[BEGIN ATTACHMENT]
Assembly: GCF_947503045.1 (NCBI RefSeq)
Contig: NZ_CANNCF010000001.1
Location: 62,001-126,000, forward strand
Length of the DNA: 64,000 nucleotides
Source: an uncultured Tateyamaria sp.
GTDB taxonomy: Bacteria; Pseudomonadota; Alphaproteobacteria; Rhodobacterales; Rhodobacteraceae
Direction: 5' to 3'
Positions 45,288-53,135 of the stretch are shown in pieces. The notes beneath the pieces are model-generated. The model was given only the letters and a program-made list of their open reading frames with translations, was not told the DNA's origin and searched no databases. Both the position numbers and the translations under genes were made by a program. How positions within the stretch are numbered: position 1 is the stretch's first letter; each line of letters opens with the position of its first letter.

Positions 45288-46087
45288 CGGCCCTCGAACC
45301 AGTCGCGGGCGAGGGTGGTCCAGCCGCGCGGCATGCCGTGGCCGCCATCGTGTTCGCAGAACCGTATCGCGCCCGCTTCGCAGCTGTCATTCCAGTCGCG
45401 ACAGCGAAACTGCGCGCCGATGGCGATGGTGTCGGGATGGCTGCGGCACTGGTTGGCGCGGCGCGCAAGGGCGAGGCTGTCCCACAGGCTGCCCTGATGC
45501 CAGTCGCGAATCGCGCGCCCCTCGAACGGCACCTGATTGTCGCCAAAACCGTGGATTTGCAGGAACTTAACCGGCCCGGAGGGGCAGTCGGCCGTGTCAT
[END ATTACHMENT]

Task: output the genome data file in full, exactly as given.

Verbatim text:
Assembly: GCF_947503045.1 (NCBI RefSeq)
Contig: NZ_CANNCF010000001.1
Location: 62,001-126,000, forward strand
Length of the DNA: 64,000 nucleotides
Source: an uncultured Tateyamaria sp.
GTDB taxonomy: Bacteria; Pseudomonadota; Alphaproteobacteria; Rhodobacterales; Rhodobacteraceae
Direction: 5' to 3'
Positions 45,288-53,135 of the stretch are shown in pieces. The notes beneath the pieces are model-generated. The model was given only the letters and a program-made list of their open reading frames with translations, was not told the DNA's origin and searched no databases. Both the position numbers and the translations under genes were made by a program. How positions within the stretch are numbered: position 1 is the stretch's first letter; each line of letters opens with the position of its first letter.

Positions 45288-46087
45288 CGGCCCTCGAACC
45301 AGTCGCGGGCGAGGGTGGTCCAGCCGCGCGGCATGCCGTGGCCGCCATCGTGTTCGCAGAACCGTATCGCGCCCGCTTCGCAGCTGTCATTCCAGTCGCG
45401 ACAGCGAAACTGCGCGCCGATGGCGATGGTGTCGGGATGGCTGCGGCACTGGTTGGCGCGGCGCGCAAGGGCGAGGCTGTCCCACAGGCTGCCCTGATGC
45501 CAGTCGCGAATCGCGCGCCCCTCGAACGGCACCTGATTGTCGCCAAAACCGTGGATTTGCAGGAACTTAACCGGCCCGGAGGGGCAGTCGGCCGTGTCAT